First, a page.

As we descend the stairs, Mr. Dilawari – a most affable man – issues stern orders to workers giving finishing touches to another round of restoration. His eye for detail does not waver even when we stroll on Thakurdwar Road: he points out the Art Deco turret and stairwell jaali of the Vinay Health Home building as well as two staircases in the same chawl: one original, wooden, and still beautiful, the other recent, metal, and ghastly. Walking with him, one develops a type of vision that strips every sight of its tasteless modern additions to visualise each structure as it was in its heyday.
Turning onto Nath Madhav Road, I immediately spot a corner of my favourite Mumbai building, the interiors of which – in a happy coincidence – Mr. Dilawari restored. If real estate is a status symbol, Hira Baug is the most glorious of them all. Built in 1905 by a wealthy Seth, its frontage – which abuts two streets – overlooks a traffic island and public toilet but once commanded a view of the historic CP Tank.
Mr. Dilawari crosses the intersection with carefree aplomb, unmindful of the blaring traffic (“This is Bhuleshwar, nothing will happen”). With sweeping arms, he explains how just a ground-plus-one structure can have such a large footprint, how buildings across the street complement its curves, and how the balustrade of its recessed, triangular terrace is perfectly parallel to the front of an adjacent building.
Mr. Dilawari describes its design as “Gothic outside, Indian inside” (If I come across as an architectural expert in the following sentences, it is only because I am quoting him). The façade of Hira Baug has Western ornamentation such as trefoils (a raised outline of a three-lobed leaf) and finials (slender, carved projections crowning the apices of its roofs). But it also sports carved motifs of Indian animals, and its eaves are lined by finely-crafted, desi wooden lengths called fascia boards. The longer one examines its façade, the more detail it reveals.
We pass through its gates to an oasis of calm. Mr. Dilawari explains how Hira Baug was planned keeping human senses in mind: the stone-paved courtyard hardly admits the din of traffic outside; a young woman sits on a verandah, studying. The structure is oriented to welcome the south-west wind, which sweeps through the building through louvered ventilators. The last rays of the setting sun shine upon its walls, tingeing its yellow ochre hue to something indescribable.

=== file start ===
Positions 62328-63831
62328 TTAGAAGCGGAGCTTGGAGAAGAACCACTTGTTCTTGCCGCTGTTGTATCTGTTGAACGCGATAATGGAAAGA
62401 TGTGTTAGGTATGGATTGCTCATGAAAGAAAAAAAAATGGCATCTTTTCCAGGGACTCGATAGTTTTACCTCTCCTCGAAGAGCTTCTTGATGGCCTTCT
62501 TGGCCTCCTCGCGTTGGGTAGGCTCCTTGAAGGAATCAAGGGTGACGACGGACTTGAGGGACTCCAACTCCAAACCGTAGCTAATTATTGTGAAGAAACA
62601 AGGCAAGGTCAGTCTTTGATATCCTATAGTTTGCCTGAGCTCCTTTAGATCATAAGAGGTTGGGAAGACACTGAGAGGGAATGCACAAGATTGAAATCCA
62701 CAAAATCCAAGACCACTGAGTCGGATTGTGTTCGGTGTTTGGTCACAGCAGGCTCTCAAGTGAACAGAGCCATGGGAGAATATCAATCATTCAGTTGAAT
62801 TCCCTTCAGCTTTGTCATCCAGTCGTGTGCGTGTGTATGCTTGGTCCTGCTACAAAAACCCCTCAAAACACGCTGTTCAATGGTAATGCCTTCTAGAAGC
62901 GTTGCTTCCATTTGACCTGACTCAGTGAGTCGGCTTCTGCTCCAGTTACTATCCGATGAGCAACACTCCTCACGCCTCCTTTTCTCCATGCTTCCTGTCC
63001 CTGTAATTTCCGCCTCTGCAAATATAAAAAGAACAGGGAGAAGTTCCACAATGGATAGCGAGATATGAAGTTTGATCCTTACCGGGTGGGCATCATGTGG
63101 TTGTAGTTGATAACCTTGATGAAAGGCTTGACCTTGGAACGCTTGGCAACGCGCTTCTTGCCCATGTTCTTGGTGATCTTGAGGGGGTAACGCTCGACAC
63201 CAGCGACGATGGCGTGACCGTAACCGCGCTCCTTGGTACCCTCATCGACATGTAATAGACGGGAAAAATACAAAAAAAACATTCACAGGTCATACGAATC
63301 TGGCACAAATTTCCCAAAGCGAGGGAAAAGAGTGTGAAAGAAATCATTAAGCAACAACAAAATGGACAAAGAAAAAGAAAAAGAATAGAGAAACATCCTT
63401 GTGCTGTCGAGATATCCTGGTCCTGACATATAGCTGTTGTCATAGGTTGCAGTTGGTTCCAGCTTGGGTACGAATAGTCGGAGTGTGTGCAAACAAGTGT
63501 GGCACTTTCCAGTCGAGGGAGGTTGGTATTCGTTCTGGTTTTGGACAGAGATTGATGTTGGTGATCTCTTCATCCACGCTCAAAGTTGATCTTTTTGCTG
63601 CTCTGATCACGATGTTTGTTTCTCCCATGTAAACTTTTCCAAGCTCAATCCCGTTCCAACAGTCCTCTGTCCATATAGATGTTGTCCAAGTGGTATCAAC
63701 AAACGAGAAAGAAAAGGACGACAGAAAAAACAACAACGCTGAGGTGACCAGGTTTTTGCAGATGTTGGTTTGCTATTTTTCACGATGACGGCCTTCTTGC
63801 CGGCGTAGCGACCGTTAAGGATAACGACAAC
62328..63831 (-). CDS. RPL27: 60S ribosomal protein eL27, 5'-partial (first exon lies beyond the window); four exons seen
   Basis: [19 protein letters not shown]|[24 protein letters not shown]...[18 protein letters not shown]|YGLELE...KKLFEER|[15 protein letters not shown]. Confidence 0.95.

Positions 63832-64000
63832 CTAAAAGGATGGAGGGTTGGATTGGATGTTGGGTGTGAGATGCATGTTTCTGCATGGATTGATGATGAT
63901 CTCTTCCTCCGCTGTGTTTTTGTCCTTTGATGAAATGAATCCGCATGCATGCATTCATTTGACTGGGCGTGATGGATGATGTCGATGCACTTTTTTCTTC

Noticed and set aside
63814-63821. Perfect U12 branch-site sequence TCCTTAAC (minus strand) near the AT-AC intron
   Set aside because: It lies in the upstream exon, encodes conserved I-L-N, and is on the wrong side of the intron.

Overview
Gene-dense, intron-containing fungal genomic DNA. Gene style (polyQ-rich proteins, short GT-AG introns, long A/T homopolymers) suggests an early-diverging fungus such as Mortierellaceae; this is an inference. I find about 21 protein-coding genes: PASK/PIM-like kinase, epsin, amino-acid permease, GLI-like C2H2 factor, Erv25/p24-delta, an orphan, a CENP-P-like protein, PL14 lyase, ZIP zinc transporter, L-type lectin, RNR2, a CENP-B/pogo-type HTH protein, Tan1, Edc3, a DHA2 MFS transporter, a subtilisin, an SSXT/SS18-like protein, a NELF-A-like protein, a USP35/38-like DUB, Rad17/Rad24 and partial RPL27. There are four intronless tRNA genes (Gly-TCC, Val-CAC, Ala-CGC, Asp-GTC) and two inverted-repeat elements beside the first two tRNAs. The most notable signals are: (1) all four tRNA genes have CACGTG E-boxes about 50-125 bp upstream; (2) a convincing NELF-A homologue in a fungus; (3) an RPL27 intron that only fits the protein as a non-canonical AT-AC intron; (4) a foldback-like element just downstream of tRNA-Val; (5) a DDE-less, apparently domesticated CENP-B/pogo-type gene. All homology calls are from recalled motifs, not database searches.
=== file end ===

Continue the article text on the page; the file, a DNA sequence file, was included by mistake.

In photographs dating from before Mr. Dilawari’s restoration, Hira Baug appears discoloured, decrepit, and altered, with little consideration for its original design. We clamber up one of its many staircases to the gallery of a space now used as a wedding hall; once painted an odious grey all over, its original, colourful stencilled pattern with ‘HB’ at the centre is resplendent once again. The terrace next to it offers a splendid view of a hidden Art Deco clock tower right in the middle of Bhuleshwar. We walk along a balcony-corridor onto which a row of residential rooms opens; its cast-iron railings display the ‘HB’ motif as well. The windows of the rooms open into the quiet courtyard. The lower panes of their shutters are solid, for privacy, while the upper ones are transparent and admit sunlight. Hira Baug is a building designed for its people.
As we leave, I see a man go up the stairs with a giant tiffin. Hira Baug was once a dharamshala whose rooms were subsidised by its shops; the watchman Dubeyji informs me that, a century later, the rooms are still given free of charge to the families of cancer patients from out of town who need to stay in the city for months on end.
Mr. Dilawari says, “Any modern building is like a human being; until you’re 30, 45, 50, you’re fit. At 60, you start going for check-ups. The very fact that Hira Baug has completed 100 years without asking for external repairs is remarkable.” This resonates with the email signature of this man who spends his days protecting and preserving that which he loves most about his city: “It’s good not because it’s old, it is old because it is good.”